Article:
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Fish with small brain and unflattering name displayed by B.C. museum

The Royal BC Museum in Victoria has put on display a fish with a large head, small brain and unflattering name: a bony-eared assfish.

The deep-sea creature, about 30 centimetres long, was caught by scientists 10 years ago in Queen Charlotte Sound, off the north end of Vancouver Island.

Formally named Acanthonus armatus, the species is known to inhabit Pacific Ocean waters, but this is the first one caught off the coast of North America, said Gavin Hanke, the museum's curator of vertebrate zoology.

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The specimen is featured in "Finding Fishes," the first exhibition in the museum's new Pocket Gallery. The alcove — formerly the museum's coat check area — will showcase rarely seen items from the museum's collections in three-month rotating displays.

Visiting the Pocket Gallery is free — no museum ticket required.

As might be expected from its common name, the bony-eared assfish, which is a member of the cusk-eel family, will never win an ichthyological beauty contest.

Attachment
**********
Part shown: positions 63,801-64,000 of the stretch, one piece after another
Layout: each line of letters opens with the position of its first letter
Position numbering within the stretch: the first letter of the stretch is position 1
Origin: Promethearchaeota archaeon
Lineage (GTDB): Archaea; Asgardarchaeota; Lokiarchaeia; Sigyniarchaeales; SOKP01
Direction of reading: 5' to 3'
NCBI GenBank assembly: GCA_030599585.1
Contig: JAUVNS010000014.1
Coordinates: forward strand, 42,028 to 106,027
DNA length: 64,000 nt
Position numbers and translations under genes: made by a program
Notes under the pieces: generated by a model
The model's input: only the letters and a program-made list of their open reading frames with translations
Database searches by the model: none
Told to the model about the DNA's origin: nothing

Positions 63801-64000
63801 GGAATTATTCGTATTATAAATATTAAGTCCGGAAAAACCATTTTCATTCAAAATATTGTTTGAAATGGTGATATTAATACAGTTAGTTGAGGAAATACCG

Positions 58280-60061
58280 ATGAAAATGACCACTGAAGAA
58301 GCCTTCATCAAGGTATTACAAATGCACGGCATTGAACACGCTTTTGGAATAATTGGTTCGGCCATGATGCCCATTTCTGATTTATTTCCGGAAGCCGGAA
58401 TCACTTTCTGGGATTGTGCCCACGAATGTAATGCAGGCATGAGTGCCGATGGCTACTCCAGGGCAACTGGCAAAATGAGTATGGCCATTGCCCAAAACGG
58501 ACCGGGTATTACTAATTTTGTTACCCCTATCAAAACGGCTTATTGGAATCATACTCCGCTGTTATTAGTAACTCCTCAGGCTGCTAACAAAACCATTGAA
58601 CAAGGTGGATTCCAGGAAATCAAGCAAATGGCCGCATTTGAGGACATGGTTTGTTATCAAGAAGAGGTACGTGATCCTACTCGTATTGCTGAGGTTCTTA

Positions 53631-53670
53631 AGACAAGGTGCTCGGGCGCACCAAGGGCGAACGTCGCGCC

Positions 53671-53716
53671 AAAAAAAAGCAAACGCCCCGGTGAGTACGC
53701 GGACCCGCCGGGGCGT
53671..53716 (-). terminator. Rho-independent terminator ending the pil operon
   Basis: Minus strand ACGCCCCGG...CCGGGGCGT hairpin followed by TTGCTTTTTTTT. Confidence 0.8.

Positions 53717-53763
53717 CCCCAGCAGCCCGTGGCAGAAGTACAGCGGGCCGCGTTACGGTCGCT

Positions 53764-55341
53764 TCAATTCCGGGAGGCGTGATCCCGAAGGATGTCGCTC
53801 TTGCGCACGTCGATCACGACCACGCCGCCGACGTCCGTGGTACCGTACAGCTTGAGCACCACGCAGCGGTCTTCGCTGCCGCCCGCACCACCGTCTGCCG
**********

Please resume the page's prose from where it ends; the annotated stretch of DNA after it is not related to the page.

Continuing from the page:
"It is an ugly fish. That's why I like it," Hanke said.

"It's got a big bulbous head and a tapering body and flabby skin. It almost looks like a glorified tadpole. It felt very gelatinous and soft when we picked it up.

"It has a very large mouth, and off the back of the gills there are some very large spines that point backwards," he said.

"When we first found the fish there were six or seven of us on the deck of the boat looking at it, and nobody could guess even which family it belonged to, because we had just never seen one before."

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Weeks later a Fisheries and Oceans Canada expert in Nanaimo, B.C., managed to identify the critter.

Hanke is including the fish in a series of papers he is publishing on the newly discovered extended range of some ocean creatures.

And although the species is known for its tiny brain, Hanke says he hasn't "opened this one up" to investigate. Because of its status as B.C.'s only bony-eared assfish, he wants to keep it intact, barring any interest from a researcher seeking to study the specimen.

Hanke is unsure how the fish got its "ridiculous" moniker.

"There are some funny names out there for species, but that one takes the cake."

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